The Latest: Pennsylvania health company restoring network
The Latest on a widespread cyberattack that is affecting companies and government systems (all times EDT):
A Pennsylvania health care system says it is taking steps to restore its computer network after being hit by a ransomware attack that was carried out globally.
Heritage Valley Health System says the attack Tuesday affected its two hospitals west of Pittsburgh as well as satellite operations.
Patients reported on social media that some surgeries had to be rescheduled. A hospital spokeswoman would say only that operational changes had to be made.
A Wellsville, Ohio, woman was at one of Heritage Valley's hospitals to have her gallbladder removed when she heard a voice over a loudspeaker directing staff to come to a command center.
Brenda Pisarsky told The Associated Press she noticed computer monitors were off and saw nurses scurrying around with stacks of paperwork.
She says she had already been prepped for surgery so doctors were able to go through with her operation. But she said she was told some other patients' procedures had to be rescheduled.
A series of tweets issued by Ukraine's cyberpolice unit says the ransomware that has caused global havoc may have first spread through a rogue update to a piece of Ukrainian accounting software called MEDoc.
Several vendors - including Kaspersky Lab and Cisco - have already identified MEDoc as a likely vector for the initial infections. Ukraine's cyberpolice said Tuesday that the rogue update occurred around 10:30 a.m. local time, seeding the infection to an undisclosed number of organizations across the country. Then, just as a few dropped matches can feed a forest fire, the ransomware spread rapidly from there.
In a lengthy statement posted to Facebook, MEDoc acknowledged having been hacked but said it was not responsible for having seeded the rogue program.
Ukraine's cyberpolice unit acknowledged the company's statement but stood by its analysis. It stressed that it was not attributing blame to the company.
The German company whose email service was used to help coordinate payments linked to the latest surge of ransom software says it pulled the plug on the account before news of the outbreak became widely known.
In a blog post, the Posteo service said it blocked the email address "immediately" after learning that it was being used as a point of contact for the ransomware's presumed creators. The post said the block happened around midday in Germany, well before reports began circulating about problems linked to its spread.
While the block prevented the hackers behind the ransomware release from capitalizing on the explosive infection rate, it may also strand victims with no obvious way of retrieving files scrambled by the rogue program.
Posteo, based in Berlin, did not return an email seeking further comment.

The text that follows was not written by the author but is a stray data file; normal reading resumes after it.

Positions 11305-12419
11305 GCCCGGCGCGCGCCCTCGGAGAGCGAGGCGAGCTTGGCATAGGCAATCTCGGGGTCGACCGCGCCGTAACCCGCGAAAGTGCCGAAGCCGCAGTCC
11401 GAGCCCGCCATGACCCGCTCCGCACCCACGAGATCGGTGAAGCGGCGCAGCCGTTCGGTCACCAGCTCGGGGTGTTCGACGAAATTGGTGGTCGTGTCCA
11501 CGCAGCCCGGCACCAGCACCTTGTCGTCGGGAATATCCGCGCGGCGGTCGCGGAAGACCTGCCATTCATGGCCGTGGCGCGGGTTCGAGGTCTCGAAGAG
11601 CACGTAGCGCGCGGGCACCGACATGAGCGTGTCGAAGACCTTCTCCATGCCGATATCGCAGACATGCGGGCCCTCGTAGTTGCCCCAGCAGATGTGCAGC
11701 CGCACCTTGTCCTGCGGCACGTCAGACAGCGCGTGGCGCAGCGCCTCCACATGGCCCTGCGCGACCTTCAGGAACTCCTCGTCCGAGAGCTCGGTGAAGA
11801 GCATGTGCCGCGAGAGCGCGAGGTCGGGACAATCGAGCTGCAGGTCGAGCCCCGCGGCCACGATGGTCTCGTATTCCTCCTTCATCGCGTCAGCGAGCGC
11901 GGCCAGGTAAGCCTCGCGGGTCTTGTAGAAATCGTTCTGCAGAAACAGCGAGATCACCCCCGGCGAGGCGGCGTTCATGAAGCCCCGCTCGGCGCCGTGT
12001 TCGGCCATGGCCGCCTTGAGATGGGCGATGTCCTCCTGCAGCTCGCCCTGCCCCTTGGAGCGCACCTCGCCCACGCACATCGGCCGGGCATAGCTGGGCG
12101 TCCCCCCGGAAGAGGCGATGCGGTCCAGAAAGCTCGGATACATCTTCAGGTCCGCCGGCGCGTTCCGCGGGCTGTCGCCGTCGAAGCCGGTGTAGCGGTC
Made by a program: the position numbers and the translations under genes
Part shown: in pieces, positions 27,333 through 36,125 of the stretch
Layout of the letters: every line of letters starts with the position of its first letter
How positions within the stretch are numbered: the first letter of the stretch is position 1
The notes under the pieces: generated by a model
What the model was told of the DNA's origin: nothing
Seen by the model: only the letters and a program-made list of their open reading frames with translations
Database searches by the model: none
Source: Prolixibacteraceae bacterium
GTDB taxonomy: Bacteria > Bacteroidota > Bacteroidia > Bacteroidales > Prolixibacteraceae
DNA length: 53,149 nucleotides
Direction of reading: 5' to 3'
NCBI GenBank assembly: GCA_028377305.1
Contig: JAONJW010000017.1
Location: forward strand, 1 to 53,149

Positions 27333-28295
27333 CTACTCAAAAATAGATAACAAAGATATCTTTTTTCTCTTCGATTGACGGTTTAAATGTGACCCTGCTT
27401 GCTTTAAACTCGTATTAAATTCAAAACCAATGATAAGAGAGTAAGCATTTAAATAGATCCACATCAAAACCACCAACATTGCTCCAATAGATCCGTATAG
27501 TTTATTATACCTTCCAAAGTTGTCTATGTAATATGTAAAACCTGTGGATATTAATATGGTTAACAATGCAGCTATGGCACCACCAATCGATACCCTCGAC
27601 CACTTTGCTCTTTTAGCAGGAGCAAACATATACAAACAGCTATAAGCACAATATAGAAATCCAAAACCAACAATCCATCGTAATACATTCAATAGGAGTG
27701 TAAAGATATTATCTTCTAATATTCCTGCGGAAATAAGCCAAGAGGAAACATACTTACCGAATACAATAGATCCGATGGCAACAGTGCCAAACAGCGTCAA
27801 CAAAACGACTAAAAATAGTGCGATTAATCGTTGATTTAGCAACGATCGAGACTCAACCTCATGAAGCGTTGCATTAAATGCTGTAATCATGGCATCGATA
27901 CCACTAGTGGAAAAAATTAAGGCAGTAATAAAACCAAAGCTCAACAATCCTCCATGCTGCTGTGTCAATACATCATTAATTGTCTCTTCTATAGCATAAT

How the ransomware was first spread isn't known for sure, but several experts singled out Ukrainian accounting software called MEDoc, which in a brief message posted to its website acknowledged having been hacked.
In a lengthier statement posted to Facebook, however, the company said that it was not responsible for having seeded the rogue program.
"We can say that the MEDoc system cannot infect your computer with viruses when it updates," the company said.
The head of a top Ukranian cybersecurity firm says it's too early to say if his country was singled out as the prime target but that its institutions, long a target of Russian hackers, may have been compromised through attrition.
Victor Zhora, CEO of Infosafe IT in Kiev, says he believes the ransomware, which attacks Microsoft operating systems from Windows XP to Windows 10, was previously seeded and time-activated.
"It seems the virus is spreading all over Europe and I'm afraid it can harm the whole world," he said. Zhora's firm did triage on a well-coordinated attack blamed on pro-Russian hackers that tried to thwart the country's May 2014 election.
Zhora said the current ransomware, which propagates across networks, demands $300 in Bitcoin. He says it's too early for official confirmation of the targets in Ukraine but local media are reporting ATMs and some gasoline distribution to filling stations have been affected.
Cyberattacks blamed on pro-Russia hackers have twice taken down sizeable portions of Ukraine's power grid.
Security experts say Tuesday's cyberattack shares something in common with last month's WannaCry attack: Both spread by using digital break-in tools purportedly created by the U.S. National Security Agency and recently leaked to the web.
Security vendors Bitdefender Labs and Kaspersky Labs say the NSA exploit, known as EternalBlue, is allowing the malware to spread inside an organization's network. Other than that, the latest malware is different from WannaCry.